Take 2 of Bailout Drama Drives Euro Below 1.40

It is the beginning of the fourth quarter and demand for US Dollars continues to be voracious, driving the EUR/USD below 1.40. In less than 2 weeks, the most liquid currency pair in the world has fallen close to 6 percent or more than 8.5 cents (850 pips).

However the dollar is not strong against everything. I have argued that in this current environment, the Japanese Yen should be the best performing currency. Therefore I expect the dollar to weaken against the Yen especially as the Dow continues to tumble. Against the Euro and British pound on the other hand, the dollar is a completely different animal.

Here is a chart of the correlation between the EUR/USD and Oil Prices for information purposes:


Take Two of Bailout Drama

Although there are many reasons to explain the dollar’s recent strength against the Euro, the latest wave of buying has been triggered by take two of the bailout drama. The Senate is slated to vote on a new $700 bailout plan that includes an increase in the FDIC insurance cap from $100,000 to $250,000 this evening and then its off to House for approval. Politically, it would be damaging to both the Democrats and Republicans if the second attempt does not pass. Adding to the Euro’s weakness and the dollar’s strength were hawkish comments from Fed President Plosser and the stronger ADP employment numbers. Plosser, who is usually more hawkish than his counterparts said that he is skeptical about a rate cut even though the market has completely priced in a 25bp rate cut for October.

Don’t Believe ADP

As for the ADP, unfortunately I do not think there is any truth to the numbers especially since the report only captures the first 2 weeks of September. This would not be the first time that the ADP has overestimated non-farm payrolls. There is no question that the US economy remains weak and the big drop in the manufacturing ISM index confirms that. The index fell to the lowest level since October 2001 but what I find more interesting is the fact that the employment index dropped significantly as well.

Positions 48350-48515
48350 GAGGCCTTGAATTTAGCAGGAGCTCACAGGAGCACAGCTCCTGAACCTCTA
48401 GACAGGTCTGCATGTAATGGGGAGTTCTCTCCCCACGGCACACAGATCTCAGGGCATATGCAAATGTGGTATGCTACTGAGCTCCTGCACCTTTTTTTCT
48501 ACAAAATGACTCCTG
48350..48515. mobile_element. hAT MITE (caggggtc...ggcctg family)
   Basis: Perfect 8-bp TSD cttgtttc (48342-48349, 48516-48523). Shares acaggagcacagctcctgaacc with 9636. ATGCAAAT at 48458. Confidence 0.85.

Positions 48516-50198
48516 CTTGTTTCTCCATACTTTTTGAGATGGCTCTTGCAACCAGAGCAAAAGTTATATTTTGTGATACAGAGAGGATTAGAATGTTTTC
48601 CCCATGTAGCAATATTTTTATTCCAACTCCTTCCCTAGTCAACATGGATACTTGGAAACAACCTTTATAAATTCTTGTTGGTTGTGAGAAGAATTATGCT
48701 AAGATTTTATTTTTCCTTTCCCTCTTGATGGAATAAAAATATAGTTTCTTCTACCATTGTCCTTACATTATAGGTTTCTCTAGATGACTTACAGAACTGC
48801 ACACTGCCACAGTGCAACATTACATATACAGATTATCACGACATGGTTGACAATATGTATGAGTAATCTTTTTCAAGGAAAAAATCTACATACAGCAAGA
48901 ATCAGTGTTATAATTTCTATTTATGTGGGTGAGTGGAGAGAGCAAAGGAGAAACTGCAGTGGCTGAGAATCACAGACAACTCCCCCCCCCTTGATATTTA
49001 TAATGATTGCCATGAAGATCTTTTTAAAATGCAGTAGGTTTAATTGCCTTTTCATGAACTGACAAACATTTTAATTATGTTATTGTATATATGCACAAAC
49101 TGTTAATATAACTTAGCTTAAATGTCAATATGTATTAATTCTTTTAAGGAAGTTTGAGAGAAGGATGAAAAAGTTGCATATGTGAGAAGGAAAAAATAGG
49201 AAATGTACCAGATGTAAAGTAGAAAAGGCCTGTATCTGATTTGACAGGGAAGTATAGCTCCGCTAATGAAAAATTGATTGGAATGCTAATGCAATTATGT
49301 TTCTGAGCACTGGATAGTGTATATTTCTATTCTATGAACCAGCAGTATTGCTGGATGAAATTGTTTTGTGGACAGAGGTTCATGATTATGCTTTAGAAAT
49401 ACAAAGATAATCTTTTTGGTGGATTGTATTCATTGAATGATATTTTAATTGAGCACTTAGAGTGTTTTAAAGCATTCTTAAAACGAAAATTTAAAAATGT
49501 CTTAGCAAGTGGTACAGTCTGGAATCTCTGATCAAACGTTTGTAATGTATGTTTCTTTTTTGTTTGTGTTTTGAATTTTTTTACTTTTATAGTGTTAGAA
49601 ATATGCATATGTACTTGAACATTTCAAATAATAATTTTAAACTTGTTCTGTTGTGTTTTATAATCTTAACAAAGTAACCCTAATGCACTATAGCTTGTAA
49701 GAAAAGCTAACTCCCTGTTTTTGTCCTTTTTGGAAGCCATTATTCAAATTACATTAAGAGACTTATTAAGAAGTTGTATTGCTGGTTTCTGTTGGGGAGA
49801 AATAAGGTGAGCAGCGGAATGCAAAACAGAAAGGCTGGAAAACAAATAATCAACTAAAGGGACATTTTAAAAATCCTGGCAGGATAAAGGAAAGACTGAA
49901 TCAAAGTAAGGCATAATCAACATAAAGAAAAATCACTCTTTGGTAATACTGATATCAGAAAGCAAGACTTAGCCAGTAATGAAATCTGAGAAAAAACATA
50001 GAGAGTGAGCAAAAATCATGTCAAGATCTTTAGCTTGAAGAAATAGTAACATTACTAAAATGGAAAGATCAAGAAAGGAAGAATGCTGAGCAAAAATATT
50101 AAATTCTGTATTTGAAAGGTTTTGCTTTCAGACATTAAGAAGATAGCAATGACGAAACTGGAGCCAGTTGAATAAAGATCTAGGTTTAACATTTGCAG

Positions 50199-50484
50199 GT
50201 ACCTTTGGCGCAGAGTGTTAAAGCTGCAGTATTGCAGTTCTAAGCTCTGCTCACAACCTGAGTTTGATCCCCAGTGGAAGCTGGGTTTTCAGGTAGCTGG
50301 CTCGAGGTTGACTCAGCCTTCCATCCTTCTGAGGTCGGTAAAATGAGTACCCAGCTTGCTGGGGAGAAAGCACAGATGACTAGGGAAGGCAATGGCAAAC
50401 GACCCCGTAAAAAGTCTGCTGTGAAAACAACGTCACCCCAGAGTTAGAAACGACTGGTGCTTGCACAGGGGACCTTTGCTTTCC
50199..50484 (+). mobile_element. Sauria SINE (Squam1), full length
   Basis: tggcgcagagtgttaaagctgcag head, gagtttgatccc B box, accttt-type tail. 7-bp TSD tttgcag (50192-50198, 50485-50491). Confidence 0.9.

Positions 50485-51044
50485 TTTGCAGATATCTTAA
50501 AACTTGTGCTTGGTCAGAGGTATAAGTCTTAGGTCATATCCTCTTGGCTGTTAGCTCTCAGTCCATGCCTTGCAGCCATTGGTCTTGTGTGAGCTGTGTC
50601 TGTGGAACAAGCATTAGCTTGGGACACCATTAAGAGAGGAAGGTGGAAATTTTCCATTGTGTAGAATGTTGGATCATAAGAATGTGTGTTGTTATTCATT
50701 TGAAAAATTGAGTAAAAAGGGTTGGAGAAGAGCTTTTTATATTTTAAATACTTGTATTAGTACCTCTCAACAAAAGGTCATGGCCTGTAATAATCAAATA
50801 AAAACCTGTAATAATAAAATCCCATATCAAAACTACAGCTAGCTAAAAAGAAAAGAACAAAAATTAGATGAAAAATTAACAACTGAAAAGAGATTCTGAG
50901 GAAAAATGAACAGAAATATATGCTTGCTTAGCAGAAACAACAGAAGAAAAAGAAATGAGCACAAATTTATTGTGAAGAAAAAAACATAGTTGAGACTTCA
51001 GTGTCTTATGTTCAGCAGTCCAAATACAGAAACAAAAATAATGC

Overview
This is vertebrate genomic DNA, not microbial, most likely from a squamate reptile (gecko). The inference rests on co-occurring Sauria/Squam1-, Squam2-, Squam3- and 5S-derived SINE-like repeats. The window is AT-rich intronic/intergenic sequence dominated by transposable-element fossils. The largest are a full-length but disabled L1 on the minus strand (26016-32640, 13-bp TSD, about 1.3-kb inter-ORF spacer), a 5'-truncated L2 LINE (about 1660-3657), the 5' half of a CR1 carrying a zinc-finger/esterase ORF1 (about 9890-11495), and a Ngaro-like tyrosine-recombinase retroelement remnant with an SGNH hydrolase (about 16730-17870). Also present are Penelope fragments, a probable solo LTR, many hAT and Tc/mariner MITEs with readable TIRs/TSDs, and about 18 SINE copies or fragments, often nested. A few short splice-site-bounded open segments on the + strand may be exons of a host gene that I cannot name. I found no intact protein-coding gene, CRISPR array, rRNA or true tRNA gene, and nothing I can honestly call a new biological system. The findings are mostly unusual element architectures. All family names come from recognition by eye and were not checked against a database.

Premature for ECB to Cut Rates

Trouble also continues to brew in Europe. There is talk that EU leaders could be discussing a TARP like plan for the Eurozone. Whether this passes remains to be seen, but it does tell us that European leaders are worried that more banks could collapse.

The bottom line is that the situation in Europe is not much better which is why the EUR/USD has tumbled. With that in mind however, the ECB still believes that cutting interest rates is premature. At best, Trichet’s tone could be slightly more dovish at tomorrow’s ECB meeting.

About Kathy Lien 235 Articles

Kathy Lien is an Internationally Published Author and Chief Strategist of DailyFX.com, one of the world’s most popular online websites for currency research. Her trading books include the highly acclaimed, Day Trading the Currency Market: Technical and Fundamental Strategies to Profit form Market Swings (2005, Wiley); High Probability Trading Setups for the Currency Market E-Book (2006, Investopedia); and Millionaire Traders: How Everyday People Are Beating Wall Street at Its Own Game (2007, Wiley). As Chief Currency Strategist at FXCM, Kathy is responsible for providing research and analysis for DailyFX, the research arm of FXCM. She also co-edits the BK Forex Advisor, an Investopedia.com Premium Service with Boris Schlossberg – one of the few investment advisory letters focusing strictly on the 2 Trillion/day FX market.

Kathy is also one of the authors of Investopedia’s Forex Education section and has written for Tradingmarkets.com, the Asia Times Online, Stocks & Commodities Magazine, MarketWatch, ActiveTrader Magazine, Currency Trader, Futures Magazine and SFO. She is frequently quoted by Bloomberg, Reuters, the Wall street Journal, and the International Herald Tribune and has appeared on CNN, CNBC, CBS and Bloomberg Radio. She has also hosted trader chats on EliteTrader, eSignal and FXStreet, sharing her expertise in both technical and fundamental analysis.

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